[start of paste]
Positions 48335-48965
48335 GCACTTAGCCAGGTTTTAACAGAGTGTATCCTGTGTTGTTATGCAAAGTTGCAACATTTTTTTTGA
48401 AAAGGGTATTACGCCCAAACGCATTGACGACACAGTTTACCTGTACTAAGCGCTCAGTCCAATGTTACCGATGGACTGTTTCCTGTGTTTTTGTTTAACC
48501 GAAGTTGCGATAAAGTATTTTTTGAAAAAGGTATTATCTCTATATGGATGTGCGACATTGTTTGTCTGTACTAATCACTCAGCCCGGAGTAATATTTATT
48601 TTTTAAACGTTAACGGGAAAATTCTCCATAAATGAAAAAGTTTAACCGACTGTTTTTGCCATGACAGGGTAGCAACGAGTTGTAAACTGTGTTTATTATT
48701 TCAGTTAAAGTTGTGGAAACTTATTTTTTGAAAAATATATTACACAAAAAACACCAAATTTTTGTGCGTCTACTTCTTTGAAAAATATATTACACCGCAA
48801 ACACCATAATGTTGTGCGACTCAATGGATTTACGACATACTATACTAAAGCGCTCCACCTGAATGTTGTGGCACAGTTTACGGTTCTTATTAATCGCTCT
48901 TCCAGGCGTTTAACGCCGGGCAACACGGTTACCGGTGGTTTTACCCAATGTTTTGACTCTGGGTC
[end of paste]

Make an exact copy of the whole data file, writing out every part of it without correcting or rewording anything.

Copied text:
Positions 48335-48965
48335 GCACTTAGCCAGGTTTTAACAGAGTGTATCCTGTGTTGTTATGCAAAGTTGCAACATTTTTTTTGA
48401 AAAGGGTATTACGCCCAAACGCATTGACGACACAGTTTACCTGTACTAAGCGCTCAGTCCAATGTTACCGATGGACTGTTTCCTGTGTTTTTGTTTAACC
48501 GAAGTTGCGATAAAGTATTTTTTGAAAAAGGTATTATCTCTATATGGATGTGCGACATTGTTTGTCTGTACTAATCACTCAGCCCGGAGTAATATTTATT
48601 TTTTAAACGTTAACGGGAAAATTCTCCATAAATGAAAAAGTTTAACCGACTGTTTTTGCCATGACAGGGTAGCAACGAGTTGTAAACTGTGTTTATTATT
48701 TCAGTTAAAGTTGTGGAAACTTATTTTTTGAAAAATATATTACACAAAAAACACCAAATTTTTGTGCGTCTACTTCTTTGAAAAATATATTACACCGCAA
48801 ACACCATAATGTTGTGCGACTCAATGGATTTACGACATACTATACTAAAGCGCTCCACCTGAATGTTGTGGCACAGTTTACGGTTCTTATTAATCGCTCT
48901 TCCAGGCGTTTAACGCCGGGCAACACGGTTACCGGTGGTTTTACCCAATGTTTTGACTCTGGGTC